Sidebottom did have some integrity, because he bound Mackenzie loosely and he was able to escape in the fog at night. I presume that he hoped would disappear and not be seen again (as Mossman did). Unfortunately, he was captured in Lyttleton, so Sidebottom was called to give evidence against him.

Perhaps
Maybe the Mackenzie country was actually discovered by John Sidebottom, but Sidebottom Country does not have quite the same ring as Mackenzie Country. And Sidebottom Pass would be awful. It this explanation is true, Mackenzie was an innocent drover, and Sidebottom was double-crossing his employer to stock a run he planned to establish in the land he had discovered, so perhaps it is just as well that the country is not named after him.

Friday, August 26, 2016

James Mackenzie (5) Possible Explanation

The Rhodes Brothers lived in Christchurch, so an overseer at The Levels had considerable freedom to get around. I suspect that that Sidebottom had investigated the area west of Cave much earlier. He was active and ambitious man, so it is natural that he would have explored further inland looking for land that was not controlled by the existing runholders. The Mackenzie Pass is visible from several places closer the coast, so if he was curious, he would have wondered where it led.

While based at Cave, he would be well placed to travel up the Tengawai River towards the Waratah Valley. When he got to the Mackenzie Pass he would climbed to the summit and seen the wide plain on the other side. He might even have ridden down and explored the flat land he had discovered.

Being the first to discover this large area of flat land, he would begin thinking about how he could get control of it. Getting a pastoral license was relatively easy. The tricky part was getting sufficient sheep to stock such a big area of land.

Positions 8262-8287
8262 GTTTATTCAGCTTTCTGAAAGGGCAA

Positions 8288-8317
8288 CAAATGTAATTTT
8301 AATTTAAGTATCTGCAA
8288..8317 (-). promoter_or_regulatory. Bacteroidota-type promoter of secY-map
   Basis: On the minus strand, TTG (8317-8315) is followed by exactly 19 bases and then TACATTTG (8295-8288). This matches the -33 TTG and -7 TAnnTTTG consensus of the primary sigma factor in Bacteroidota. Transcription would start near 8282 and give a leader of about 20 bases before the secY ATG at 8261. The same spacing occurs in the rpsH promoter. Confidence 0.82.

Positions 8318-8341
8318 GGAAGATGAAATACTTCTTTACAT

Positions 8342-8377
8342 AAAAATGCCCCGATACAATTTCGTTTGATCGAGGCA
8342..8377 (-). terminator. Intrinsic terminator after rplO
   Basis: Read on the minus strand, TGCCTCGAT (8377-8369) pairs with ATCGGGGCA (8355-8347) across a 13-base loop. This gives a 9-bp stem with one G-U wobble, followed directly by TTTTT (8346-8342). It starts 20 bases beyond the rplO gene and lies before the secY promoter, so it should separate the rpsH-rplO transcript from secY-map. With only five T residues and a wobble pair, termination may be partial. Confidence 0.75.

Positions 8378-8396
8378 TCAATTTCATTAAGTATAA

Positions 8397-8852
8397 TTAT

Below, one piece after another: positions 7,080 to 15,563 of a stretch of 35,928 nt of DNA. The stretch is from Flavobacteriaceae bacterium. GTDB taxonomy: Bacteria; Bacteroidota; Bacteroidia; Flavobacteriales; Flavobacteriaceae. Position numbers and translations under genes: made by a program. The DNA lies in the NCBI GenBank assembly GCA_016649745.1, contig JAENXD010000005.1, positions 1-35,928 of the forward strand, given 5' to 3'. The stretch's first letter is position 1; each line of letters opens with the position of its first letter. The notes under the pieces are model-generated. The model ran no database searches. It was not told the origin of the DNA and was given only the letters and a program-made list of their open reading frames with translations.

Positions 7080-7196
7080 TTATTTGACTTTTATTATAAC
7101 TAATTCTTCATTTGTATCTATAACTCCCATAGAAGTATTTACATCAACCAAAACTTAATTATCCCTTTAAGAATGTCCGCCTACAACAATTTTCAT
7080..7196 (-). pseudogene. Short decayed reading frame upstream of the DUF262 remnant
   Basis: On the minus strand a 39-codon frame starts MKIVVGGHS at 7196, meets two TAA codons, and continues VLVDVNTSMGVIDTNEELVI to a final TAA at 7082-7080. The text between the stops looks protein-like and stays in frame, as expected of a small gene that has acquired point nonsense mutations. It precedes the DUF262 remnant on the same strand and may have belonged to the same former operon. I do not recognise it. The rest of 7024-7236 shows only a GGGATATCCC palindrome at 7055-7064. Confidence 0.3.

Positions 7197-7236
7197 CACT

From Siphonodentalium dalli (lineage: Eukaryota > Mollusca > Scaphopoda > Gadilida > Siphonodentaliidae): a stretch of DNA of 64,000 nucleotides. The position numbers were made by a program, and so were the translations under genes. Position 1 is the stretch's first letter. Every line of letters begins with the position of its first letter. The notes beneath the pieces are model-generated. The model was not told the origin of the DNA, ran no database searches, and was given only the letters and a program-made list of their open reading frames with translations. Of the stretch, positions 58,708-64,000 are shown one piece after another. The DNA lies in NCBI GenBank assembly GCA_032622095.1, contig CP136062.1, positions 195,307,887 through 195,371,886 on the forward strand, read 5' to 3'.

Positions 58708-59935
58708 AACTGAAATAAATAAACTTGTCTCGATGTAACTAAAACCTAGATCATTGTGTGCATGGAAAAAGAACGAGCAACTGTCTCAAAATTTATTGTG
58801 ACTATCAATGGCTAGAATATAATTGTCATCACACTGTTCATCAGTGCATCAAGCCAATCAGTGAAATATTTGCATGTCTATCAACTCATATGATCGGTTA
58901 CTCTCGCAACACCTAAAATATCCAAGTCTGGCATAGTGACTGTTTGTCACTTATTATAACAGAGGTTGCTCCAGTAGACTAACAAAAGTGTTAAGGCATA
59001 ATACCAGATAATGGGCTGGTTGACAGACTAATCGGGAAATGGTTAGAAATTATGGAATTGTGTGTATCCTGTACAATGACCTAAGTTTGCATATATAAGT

Small numbers of sheep had gone missing from The Levels before the Mackenzie incident. Sidebottom had probably paid someone to drive them up through the Mackenzie Pass and release them. (This is probably why his letter suggested that Mackenzie had stolen sheep on previous occasions). He may have already worked out the route through Cannington and Mawaro, and the good places to cross the rivers.

Taking a thousand Merino’s may have been the next big step towards stocking the run he planned to establish. He had probably done a deal or formed a partnership with the person who had paid Mackenzie to drive the sheep. He might have called Seventeen back to Cave, so that they were easy to take.

Once the sheep were stolen, Sidebottom moved so slowly to give them a chance to get away. Once they were up through the Mackenzie Pass and scattered across the plain, it would be impossible to find them. He could then go and apply for a pastoral license, knowing that he already had sufficiently sheep to stock the area.

Thursday, August 25, 2016

James Mackenzie (4) Large Plain

Catriona Burnett records several things about John Sidebottom that I think explain why he took so long to catch up with the stolen sheep.

First, Sidebottom wrote to the Rhodes Brothers that he had seen a large plain when he had looked out from the place, where he discovered the sheep.

I should tell you I have found old sheep track (large tracks of a good mob) leading up to the same pass, therefore I have a strong opinion this is not the first mob that Mackenzie has driven off… There seems to be a fine plain just at the back of the snowy range and a fist rate pass through the mountains to it.
The first sentence can’t be true, because Sidebottom came upon the Mackenzie at dusk, so he would not be able to see track from sheep that had passed the same way several weeks earlier.

His claim to have seen a “fine plain” is also problematic. In a newspaper article written in 1917, Catriona’s father T.D. Burnett discussed the question of where Mackenzie was captured. Sidebottom said that they came across the sheep when “looking down a very abrupt hill”. TD Burnett thinks they had not reached the crest of Mackenzie Pass, but were on the Waratah side of the pass on the “little flat formed by the junction of Lockhart’s and Mackenzie’s steams. Several other witnesses confirm that they were caught in the fork of two creeks on the eastern side of the pass.